- RanProfilePerTask: Sorts slots using a randomize possibility order based on the possibilities for each particular task.
- RanSlot: Same as random.
- RanDS1: RanDs1 mimics a method from the pre-2008, which was used as part of the MPS algorithm. It randomizes the first slot chosen for a task, but leaves the remaining slots in list order.
If multiple sorts are used, they are nested within each level. For example, an algorithm with Sort1 being DesireD and Sort2 being earlyStartD, a schedule with 4 tasks (3 with desirability of 80, and 1 with a desirability of 70), the 3 "80"s will be considered first. Within that group of 3, the task with the earliest start time will be considered first, then the next start time, and then finally the latest of the start times. Only after these 3 tasks have been considered will the 4th task with a desirability of 10 be considered for scheduling.
- Expand After Each Task: After each task assignment, an attempt is made to expand the single task to full desired duration.
- Expand After Each Try: After each try in a trial the routine that attempts to expand all tasks as described above. This is done before FOM calculation that is used to choose the best try.
- Expand All Tasks At End: The expansion is attempted after all tasks have been assigned the minimum duration if possible. The task duration is expanded from minimum to maximum possible or desired in as many as 20 iterations. Initially, a task can have as much as an additional 1/10 of (Max duration min duration) per iteration. An adaptive algorithm adjusts the amount of extra duration per iteration dependent on the characteristics of the problem. Tasks are iterated in the original list order. Tasks are allowed to move other tasks later in time in order to complete the expansion. This is the most common expand modifier.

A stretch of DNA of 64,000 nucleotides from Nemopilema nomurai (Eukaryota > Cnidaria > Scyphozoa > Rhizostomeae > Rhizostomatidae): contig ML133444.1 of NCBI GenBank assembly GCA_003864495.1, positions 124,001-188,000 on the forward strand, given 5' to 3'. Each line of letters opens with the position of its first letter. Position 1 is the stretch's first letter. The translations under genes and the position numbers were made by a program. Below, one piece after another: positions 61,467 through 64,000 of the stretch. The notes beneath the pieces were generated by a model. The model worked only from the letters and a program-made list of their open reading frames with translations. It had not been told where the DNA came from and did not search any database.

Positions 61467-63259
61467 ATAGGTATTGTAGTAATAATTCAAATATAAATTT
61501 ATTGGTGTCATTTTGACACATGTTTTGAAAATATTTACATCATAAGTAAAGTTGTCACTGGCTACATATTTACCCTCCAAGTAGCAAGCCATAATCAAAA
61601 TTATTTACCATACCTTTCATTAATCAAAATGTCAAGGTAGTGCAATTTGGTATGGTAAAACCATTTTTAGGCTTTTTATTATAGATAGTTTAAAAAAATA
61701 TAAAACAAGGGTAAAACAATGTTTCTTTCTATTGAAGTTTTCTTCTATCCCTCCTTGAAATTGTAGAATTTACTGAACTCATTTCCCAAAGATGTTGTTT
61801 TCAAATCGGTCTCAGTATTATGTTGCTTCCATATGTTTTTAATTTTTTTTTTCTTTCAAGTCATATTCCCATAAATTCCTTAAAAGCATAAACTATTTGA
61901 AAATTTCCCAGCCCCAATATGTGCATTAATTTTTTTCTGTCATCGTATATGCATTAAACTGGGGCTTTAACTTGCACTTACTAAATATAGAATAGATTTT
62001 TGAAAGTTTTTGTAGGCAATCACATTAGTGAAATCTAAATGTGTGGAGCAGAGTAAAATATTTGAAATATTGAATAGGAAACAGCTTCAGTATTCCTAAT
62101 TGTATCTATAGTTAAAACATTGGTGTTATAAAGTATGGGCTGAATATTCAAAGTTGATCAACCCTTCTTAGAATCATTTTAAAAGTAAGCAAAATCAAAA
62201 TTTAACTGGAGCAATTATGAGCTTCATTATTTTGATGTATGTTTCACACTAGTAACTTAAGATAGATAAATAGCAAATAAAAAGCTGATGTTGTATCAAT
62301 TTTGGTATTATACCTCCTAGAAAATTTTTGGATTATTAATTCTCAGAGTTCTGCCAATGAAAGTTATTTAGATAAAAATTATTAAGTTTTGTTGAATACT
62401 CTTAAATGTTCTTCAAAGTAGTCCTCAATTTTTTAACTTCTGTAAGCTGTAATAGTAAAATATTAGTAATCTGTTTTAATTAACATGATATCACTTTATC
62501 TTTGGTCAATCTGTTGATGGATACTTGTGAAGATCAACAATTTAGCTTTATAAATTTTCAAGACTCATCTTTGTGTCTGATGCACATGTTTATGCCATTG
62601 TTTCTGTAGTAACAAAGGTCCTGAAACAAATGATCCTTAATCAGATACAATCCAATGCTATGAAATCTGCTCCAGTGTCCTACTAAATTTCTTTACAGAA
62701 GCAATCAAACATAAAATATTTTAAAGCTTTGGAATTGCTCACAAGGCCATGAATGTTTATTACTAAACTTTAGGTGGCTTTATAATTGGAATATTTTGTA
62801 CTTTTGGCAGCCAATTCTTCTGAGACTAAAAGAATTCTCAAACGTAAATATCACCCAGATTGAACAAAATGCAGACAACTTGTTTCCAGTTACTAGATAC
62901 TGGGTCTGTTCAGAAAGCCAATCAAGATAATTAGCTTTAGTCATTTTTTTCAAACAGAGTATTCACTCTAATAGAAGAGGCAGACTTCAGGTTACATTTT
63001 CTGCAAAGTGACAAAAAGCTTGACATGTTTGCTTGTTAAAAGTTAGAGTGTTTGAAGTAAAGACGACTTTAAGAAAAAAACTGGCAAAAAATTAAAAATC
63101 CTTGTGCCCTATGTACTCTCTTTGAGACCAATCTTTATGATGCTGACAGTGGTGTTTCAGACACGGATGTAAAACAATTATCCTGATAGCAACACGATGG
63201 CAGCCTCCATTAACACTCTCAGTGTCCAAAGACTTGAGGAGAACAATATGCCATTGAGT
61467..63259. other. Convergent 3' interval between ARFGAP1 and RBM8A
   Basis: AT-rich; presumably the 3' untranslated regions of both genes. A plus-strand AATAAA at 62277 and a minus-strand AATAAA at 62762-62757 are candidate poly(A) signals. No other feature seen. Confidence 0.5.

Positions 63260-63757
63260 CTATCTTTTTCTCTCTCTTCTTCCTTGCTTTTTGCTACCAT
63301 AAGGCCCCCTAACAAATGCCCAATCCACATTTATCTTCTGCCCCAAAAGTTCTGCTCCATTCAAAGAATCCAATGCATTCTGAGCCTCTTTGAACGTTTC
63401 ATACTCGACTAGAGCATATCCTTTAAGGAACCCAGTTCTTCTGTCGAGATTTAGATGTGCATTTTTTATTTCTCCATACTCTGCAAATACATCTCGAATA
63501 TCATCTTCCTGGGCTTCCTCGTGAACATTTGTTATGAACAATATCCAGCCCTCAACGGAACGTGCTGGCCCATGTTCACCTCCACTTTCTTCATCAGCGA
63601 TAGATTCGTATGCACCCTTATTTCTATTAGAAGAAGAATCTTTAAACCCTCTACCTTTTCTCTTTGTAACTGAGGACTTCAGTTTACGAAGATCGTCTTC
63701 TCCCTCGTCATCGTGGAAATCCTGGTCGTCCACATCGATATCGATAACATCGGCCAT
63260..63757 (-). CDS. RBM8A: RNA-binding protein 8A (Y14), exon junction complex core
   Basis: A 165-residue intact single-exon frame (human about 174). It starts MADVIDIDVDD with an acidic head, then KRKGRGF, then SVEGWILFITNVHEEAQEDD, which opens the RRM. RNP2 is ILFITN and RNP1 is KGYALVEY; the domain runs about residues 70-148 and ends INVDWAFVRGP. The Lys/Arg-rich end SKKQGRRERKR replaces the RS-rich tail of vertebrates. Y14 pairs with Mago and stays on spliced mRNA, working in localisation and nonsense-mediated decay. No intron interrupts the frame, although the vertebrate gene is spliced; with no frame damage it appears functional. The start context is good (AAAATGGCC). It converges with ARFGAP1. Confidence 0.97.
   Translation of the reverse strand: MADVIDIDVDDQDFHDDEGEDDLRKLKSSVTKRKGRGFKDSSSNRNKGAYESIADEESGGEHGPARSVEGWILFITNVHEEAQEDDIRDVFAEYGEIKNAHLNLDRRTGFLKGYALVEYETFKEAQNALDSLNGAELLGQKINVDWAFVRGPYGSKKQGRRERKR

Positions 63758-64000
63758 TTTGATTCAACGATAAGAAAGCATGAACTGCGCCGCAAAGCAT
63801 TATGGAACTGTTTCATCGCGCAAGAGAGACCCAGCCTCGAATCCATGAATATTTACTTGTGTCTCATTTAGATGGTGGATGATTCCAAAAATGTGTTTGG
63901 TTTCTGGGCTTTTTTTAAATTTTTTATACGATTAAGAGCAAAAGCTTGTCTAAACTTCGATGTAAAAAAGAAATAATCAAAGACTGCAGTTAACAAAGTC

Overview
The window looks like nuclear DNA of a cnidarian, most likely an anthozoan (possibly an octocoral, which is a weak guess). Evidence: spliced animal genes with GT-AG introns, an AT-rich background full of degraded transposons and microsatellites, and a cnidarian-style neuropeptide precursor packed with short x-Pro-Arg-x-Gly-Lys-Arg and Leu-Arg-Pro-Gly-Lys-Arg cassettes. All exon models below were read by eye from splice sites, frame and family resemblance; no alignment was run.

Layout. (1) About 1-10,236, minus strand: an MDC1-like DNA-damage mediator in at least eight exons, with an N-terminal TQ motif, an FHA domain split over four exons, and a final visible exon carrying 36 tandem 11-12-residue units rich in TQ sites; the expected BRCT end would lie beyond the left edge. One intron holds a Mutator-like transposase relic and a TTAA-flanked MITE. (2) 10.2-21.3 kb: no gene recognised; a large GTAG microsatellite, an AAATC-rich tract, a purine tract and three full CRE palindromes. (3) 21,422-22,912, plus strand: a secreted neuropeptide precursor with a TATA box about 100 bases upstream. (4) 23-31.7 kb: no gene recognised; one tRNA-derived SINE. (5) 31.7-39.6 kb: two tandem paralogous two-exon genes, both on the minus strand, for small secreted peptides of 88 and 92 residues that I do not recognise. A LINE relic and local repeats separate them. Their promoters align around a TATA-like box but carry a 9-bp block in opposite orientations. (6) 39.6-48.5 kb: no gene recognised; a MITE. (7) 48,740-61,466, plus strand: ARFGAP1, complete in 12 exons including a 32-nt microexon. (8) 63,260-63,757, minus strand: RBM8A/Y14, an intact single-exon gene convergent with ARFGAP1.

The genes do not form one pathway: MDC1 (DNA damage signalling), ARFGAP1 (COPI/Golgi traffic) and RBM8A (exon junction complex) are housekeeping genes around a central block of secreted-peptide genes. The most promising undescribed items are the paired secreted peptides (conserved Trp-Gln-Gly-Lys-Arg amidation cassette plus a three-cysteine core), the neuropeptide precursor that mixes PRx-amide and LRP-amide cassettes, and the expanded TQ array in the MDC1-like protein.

- Expand Multi-Segment Tasks Up Front: When used Handover tasks will be expanded fully and at the beginning of the priority group. This allows for backwards compatibility to performance that occurred just after handover tasks were introduced in 2004. It may be used in combination with the useExpandAllTasksAtEnd modifier.
- Pre-Assign and Expand Soft Tasks: In some problems, a task may have all soft resources, which means resource constraints are not binding on that task. An example is a solar panel charging a battery. A task is created to charge the battery whenever the solar panel can see the sun. However if the panel is fully charged then no more charging is allowed. The upper limit is a soft limit. Even though the task is assigned after the limit is reached, the value of the resource is limited to the maximum. The task is termed a soft task. The lower limit is generally hard. If the battery is depleted, than no more tasks can be assigned that need battery power. While the soft tasks are not limited, other tasks that deplete the task may be. Thus, it is best to assign them first. This modifier instructs the algorithms to a pre-search for any such tasks and assign them.
- Use External FOM: Allows you to manually specify an external FOM.